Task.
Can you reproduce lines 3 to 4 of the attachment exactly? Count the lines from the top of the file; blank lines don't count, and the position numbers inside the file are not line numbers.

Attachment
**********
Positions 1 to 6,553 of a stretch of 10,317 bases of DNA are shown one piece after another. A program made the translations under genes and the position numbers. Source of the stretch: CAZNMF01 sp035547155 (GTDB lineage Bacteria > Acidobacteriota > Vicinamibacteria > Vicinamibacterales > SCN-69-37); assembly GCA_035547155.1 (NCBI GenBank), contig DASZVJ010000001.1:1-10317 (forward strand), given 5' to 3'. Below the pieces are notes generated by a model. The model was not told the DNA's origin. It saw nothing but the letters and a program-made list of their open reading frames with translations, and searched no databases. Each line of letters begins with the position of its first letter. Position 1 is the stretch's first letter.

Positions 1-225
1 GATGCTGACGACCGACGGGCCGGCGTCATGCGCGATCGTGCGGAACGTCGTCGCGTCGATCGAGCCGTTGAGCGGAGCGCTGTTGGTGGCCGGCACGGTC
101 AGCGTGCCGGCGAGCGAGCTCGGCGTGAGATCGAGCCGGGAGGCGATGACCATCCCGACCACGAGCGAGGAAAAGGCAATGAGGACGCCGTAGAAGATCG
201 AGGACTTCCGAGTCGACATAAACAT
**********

1 GATGCTGACGACCGACGGGCCGGCGTCATGCGCGATCGTGCGGAACGTCGTCGCGTCGATCGAGCCGTTGAGCGGAGCGCTGTTGGTGGCCGGCACGGTC
101 AGCGTGCCGGCGAGCGAGCTCGGCGTGAGATCGAGCCGGGAGGCGATGACCATCCCGACCACGAGCGAGGAAAAGGCAATGAGGACGCCGTAGAAGATCG